Discovering Musical Gems Darlene Irwin     November 10, 2014

One of the biggest challenges for a teacher can be finding appropriate pieces that students love to play! I’m always looking for interesting, well written music that captures their imagination but also contains sound pedagogical ideas. Finding such a piece is like finding a hidden treasure.

These past few weeks my students have been busy preparing for their first master class and for the Christmas recital. I teach many different levels, ranging from beginners to advanced. Several students are working towards specific goals such as recitals, exams or evaluations.

We currently live in a rural area and all of my students celebrate Christmas. Because of that, most of them have picked a Christmas song for the recital. However, this was not always the case. When I lived in a large city, I had a more multi-cultural program, reflecting the various ethnic backgrounds of my students.

Master classes and recitals are great because students have an opportunity to share their musical gems with others while building confidence at the same time. It’s important to broaden their musical horizons by having them experience all different styles and types of music, from the Classics to Modern to Pop and Jazz. It's also important that we, as teachers, avoid getting stuck in a ‘musical rut’ by always teaching the same material.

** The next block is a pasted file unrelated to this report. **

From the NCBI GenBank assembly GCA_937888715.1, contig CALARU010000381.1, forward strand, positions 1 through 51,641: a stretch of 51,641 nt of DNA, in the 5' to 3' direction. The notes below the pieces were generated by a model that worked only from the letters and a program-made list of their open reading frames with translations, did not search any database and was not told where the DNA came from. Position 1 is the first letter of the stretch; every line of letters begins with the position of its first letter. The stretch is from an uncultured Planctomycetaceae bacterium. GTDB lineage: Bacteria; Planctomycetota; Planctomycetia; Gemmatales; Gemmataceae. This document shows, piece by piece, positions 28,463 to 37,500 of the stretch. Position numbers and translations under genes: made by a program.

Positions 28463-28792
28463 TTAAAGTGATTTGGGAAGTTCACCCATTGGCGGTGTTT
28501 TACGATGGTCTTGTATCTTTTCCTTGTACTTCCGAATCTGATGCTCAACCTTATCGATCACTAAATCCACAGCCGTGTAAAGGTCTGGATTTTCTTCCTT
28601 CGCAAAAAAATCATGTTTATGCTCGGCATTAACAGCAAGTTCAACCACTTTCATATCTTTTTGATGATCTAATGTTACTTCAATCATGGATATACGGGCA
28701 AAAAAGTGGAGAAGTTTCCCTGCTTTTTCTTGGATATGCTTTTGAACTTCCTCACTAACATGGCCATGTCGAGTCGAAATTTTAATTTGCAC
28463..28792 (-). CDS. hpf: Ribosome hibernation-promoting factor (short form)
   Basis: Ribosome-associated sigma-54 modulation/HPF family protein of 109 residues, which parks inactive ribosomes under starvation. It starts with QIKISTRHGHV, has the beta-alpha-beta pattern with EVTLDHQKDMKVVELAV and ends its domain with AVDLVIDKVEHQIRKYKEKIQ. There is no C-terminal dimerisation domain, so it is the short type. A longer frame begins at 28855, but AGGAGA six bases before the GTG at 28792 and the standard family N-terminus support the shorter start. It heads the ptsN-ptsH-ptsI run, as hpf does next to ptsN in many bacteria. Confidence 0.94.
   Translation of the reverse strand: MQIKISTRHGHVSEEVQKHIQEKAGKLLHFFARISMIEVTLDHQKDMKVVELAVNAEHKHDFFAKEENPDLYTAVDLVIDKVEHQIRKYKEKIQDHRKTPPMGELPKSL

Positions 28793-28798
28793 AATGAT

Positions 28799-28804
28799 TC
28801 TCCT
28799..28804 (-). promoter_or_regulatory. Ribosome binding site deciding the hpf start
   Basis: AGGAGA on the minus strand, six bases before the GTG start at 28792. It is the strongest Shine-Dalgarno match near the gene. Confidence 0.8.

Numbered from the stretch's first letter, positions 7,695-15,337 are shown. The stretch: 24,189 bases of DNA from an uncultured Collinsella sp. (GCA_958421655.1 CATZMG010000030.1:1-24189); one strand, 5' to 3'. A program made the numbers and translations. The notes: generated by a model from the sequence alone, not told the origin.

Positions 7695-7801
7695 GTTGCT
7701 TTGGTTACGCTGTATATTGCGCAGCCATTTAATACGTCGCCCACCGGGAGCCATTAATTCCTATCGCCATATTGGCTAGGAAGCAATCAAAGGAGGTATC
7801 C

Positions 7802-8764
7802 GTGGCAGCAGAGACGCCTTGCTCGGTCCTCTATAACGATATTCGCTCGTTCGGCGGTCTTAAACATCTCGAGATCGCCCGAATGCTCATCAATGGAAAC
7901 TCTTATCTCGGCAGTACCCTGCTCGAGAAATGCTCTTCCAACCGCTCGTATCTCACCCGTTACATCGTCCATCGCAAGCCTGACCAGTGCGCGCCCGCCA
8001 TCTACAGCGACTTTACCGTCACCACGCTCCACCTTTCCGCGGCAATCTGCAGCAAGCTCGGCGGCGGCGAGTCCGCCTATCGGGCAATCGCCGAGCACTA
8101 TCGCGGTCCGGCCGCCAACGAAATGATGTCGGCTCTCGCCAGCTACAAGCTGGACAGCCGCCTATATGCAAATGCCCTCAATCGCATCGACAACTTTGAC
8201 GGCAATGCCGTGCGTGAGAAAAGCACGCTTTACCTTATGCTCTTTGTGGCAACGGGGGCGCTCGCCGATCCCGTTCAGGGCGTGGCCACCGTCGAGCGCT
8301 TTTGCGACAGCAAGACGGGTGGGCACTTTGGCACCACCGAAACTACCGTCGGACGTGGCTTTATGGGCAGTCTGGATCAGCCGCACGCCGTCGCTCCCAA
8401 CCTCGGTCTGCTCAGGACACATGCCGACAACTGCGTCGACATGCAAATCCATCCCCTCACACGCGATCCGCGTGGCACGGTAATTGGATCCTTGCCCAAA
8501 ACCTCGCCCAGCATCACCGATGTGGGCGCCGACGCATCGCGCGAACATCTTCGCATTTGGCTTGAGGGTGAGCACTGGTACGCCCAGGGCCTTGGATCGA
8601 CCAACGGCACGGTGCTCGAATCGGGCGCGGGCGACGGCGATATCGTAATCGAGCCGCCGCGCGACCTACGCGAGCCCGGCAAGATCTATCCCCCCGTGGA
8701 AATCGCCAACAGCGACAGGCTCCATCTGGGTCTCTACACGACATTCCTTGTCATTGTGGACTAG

Every year I try to find something new and fresh to share with my students. It makes them feel special because they are playing something unique. They especially enjoy descriptive pieces that paint vivid musical picture.

Regular Pieces

Here are some of the wonderful musical gems that my students have worked on this fall. A few are regular graded pieces, others are Christmas songs, some are pieces that I have taught before and some I am teaching for the first time. 

Elementary (Pre-Grade 1 - Grade 2)


Starfish At N
ight (Anne Crosby) from 'Freddie the Frog'
-  very simple and yet very beautiful 
-  have students write a story and draw a picture
-  great piece to introduce descriptive playing to a younger student

Pagodas in the Purple Mist (Faber & Faber) from 'Piano Adventures Performance' 2B
great piece for teaching the pentatonic scale
-  I played the duet with my student while her sisters improvised on a xylophone

To Fly Like an Eagle (Anne Crosby) from 'Freddie the Frog'
-  evokes picture of a magnificent eagle soaring high above the majestic mountains
-  patterns, counting, pedal, phrasing

The Wind (Chee-Hwa Tan) from 'A Child's Garden of Verses'